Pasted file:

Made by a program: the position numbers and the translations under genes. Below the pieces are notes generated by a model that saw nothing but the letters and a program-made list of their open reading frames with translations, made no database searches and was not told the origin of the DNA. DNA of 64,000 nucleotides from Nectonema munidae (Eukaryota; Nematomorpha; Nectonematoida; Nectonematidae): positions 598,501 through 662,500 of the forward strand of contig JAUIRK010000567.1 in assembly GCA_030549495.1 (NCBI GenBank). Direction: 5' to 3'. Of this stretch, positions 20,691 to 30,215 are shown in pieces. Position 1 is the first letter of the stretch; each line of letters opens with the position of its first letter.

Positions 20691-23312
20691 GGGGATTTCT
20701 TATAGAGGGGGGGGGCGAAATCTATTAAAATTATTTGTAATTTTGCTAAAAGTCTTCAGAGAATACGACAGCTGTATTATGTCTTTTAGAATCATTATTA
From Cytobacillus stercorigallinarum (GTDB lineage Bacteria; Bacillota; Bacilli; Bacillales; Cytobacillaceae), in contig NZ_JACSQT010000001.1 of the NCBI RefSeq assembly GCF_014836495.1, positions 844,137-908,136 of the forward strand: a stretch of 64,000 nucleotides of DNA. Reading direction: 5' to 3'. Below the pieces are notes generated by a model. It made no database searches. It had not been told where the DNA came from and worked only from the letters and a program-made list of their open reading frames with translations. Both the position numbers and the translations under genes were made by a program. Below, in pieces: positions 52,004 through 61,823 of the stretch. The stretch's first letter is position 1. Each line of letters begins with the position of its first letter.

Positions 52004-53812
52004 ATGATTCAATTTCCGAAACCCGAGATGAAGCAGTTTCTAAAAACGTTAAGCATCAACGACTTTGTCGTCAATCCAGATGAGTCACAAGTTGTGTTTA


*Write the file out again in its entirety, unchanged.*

Made by a program: the position numbers and the translations under genes. Below the pieces are notes generated by a model that saw nothing but the letters and a program-made list of their open reading frames with translations, made no database searches and was not told the origin of the DNA. DNA of 64,000 nucleotides from Nectonema munidae (Eukaryota; Nematomorpha; Nectonematoida; Nectonematidae): positions 598,501 through 662,500 of the forward strand of contig JAUIRK010000567.1 in assembly GCA_030549495.1 (NCBI GenBank). Direction: 5' to 3'. Of this stretch, positions 20,691 to 30,215 are shown in pieces. Position 1 is the first letter of the stretch; each line of letters opens with the position of its first letter.

Positions 20691-23312
20691 GGGGATTTCT
20701 TATAGAGGGGGGGGGCGAAATCTATTAAAATTATTTGTAATTTTGCTAAAAGTCTTCAGAGAATACGACAGCTGTATTATGTCTTTTAGAATCATTATTA
From Cytobacillus stercorigallinarum (GTDB lineage Bacteria; Bacillota; Bacilli; Bacillales; Cytobacillaceae), in contig NZ_JACSQT010000001.1 of the NCBI RefSeq assembly GCF_014836495.1, positions 844,137-908,136 of the forward strand: a stretch of 64,000 nucleotides of DNA. Reading direction: 5' to 3'. Below the pieces are notes generated by a model. It made no database searches. It had not been told where the DNA came from and worked only from the letters and a program-made list of their open reading frames with translations. Both the position numbers and the translations under genes were made by a program. Below, in pieces: positions 52,004 through 61,823 of the stretch. The stretch's first letter is position 1. Each line of letters begins with the position of its first letter.

Positions 52004-53812
52004 ATGATTCAATTTCCGAAACCCGAGATGAAGCAGTTTCTAAAAACGTTAAGCATCAACGACTTTGTCGTCAATCCAGATGAGTCACAAGTTGTGTTTA